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July 01, 2000
by Joe Crews
An Amazing Fact: While under the influence of a light hypnotic trance, a man who submitted to a scientific hypnosis experiment was ordered to pick up a glass from the table. Although he was a strong, athletic type, the man could not budge the glass from its position. His most strenuous exertions could not lift the glass that was light enough for any child to remove.
Why could he not do it? Because the scientists, after placing him in the trance, had told him that it was impossible to pick up the glass. Because his mind was convinced that it could not be done, his body was unable to carry out the command to lift it. What a dramatic demonstration of the fact that no person can really obey commandments he believes are impossible to perform!
Does God Require the Impossible?
It is probably safe to say that the majority of Christians today are resigned to falling short of the moral law. In fact, they are quite satisfied that God doesn't expect them to fulfill that law completely, either in the flesh or in the spirit.
June 01, 2000
by Pastor Doug Batchelor
An Amazing Fact: It is estimated that between 30,000 and 40,000 people die from snakebites each year, 75 percent of whom live in densely populated India. The most deadly snakes in India are the cobra, Russell's viper, saw-scaled cobra, Indian krait, and Ceylon krait.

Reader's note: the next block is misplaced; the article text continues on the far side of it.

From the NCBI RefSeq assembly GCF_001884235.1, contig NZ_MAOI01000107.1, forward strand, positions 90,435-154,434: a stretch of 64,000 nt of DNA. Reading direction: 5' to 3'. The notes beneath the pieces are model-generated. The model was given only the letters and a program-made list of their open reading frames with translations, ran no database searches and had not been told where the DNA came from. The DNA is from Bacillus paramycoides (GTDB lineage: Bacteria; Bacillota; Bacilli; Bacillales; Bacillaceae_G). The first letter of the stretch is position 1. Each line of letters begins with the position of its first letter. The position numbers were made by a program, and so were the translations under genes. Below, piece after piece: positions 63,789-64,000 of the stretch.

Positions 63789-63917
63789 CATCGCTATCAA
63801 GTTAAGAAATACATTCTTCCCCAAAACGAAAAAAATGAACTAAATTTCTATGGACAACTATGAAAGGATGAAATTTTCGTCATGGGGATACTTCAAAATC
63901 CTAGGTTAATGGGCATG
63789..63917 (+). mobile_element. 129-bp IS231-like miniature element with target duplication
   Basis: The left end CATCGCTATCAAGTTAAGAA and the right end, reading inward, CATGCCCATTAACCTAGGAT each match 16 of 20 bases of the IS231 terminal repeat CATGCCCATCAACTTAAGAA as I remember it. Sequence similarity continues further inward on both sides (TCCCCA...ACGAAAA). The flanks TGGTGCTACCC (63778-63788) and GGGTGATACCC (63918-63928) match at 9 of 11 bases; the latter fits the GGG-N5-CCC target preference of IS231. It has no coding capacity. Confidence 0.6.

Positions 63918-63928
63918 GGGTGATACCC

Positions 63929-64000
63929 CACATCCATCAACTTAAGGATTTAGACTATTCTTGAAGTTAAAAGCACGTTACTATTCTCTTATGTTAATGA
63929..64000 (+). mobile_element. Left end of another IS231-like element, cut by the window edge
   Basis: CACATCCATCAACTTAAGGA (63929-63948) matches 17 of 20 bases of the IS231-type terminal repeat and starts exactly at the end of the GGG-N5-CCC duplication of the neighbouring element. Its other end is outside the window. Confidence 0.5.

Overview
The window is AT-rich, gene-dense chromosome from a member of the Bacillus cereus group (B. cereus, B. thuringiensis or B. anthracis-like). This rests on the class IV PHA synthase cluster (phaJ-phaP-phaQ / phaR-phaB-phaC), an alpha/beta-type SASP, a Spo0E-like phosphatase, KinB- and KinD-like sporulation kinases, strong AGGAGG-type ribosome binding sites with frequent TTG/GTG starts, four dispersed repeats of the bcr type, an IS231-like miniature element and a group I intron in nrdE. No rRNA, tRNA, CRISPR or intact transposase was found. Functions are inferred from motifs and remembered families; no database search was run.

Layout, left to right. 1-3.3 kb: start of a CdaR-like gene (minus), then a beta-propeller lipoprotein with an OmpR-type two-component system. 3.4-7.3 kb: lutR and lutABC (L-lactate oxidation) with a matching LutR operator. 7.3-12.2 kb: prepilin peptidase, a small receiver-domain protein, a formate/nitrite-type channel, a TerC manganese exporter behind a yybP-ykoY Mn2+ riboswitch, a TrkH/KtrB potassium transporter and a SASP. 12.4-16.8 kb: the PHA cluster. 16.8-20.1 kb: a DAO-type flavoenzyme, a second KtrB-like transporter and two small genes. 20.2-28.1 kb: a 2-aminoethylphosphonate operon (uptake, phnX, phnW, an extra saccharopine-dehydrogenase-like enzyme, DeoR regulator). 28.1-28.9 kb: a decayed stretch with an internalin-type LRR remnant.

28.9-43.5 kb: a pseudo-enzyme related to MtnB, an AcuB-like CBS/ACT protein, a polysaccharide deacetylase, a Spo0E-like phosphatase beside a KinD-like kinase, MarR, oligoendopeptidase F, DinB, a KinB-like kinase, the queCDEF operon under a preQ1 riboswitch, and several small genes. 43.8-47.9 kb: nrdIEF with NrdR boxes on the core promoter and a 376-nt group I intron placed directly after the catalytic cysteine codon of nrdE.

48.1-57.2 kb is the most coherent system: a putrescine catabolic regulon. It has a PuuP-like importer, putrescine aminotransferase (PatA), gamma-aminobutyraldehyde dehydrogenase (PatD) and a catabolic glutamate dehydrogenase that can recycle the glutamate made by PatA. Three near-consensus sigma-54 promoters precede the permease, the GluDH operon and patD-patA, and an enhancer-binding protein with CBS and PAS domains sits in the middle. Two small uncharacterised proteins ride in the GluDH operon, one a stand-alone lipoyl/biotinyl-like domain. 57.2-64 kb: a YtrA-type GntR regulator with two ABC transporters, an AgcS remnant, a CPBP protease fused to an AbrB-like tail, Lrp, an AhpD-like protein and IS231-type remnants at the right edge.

Burma has the highest snakebite mortality rate, with 15.4 deaths per 100,000 people per year. Australia has some of the world's most poisonous snakes, but the average death toll there is only six persons per year. In South America about 4,500 people die annually from contact with the Fer-de-lance.
None of the snakes just mentioned are found in the United States, where the chief offenders are coral snakes, copperheads, cottonmouths, and rattlesnakes.
May 01, 2000
By John Bradshaw
An Amazing Fact: The Sun is a fantastically hot cosmic-radiation powerhouse, with a surface temperature of about 11,000 degrees Fahrenheit. Its interior temperature is estimated as high as 18 million degrees Fahrenheit. The pressure at the center of the sun is about 700 million tons per square inch. That's enough to smash atoms, expose the inner nuclei, and allow them to smash into each other, interact, and produce the nuclear fusion that gives us our light and heat. In fact, the material at the core of the sun is so intensely hot that if you could capture just enough to cover a pinhead, it would radiate sufficient heat to kill a man one mile away!
April 01, 2000
by Doug Batchelor
An Amazing Fact: Gordius was a Greek peasant who became king of Phrygia simply because he was the first man to drive into town after an oracle had commanded his countrymen to "select as ruler the first person who would drive into the public square in a wagon." In gratitude, Gordius dedicated his wagon to the god Zeus and securely tied the tongue of the wagon in the temple grove with a thick, strong rope. The knot was so intricately entwined that no one could undo it. Many tried, but all failed. A prophet said that whoever succeeded in untying the difficult knot would become the ruler of all Asia. Hearing this, young Alexander the Great attempted to untie the complex Gordian knot but was also unsuccessful, so he drew his sword and cut it through with a single stroke. Alexander of course went on to become the ruler of Asia and beyond. The expression "to cut the Gordian knot" is now used for resolving a difficult problem by a quick and decisive action.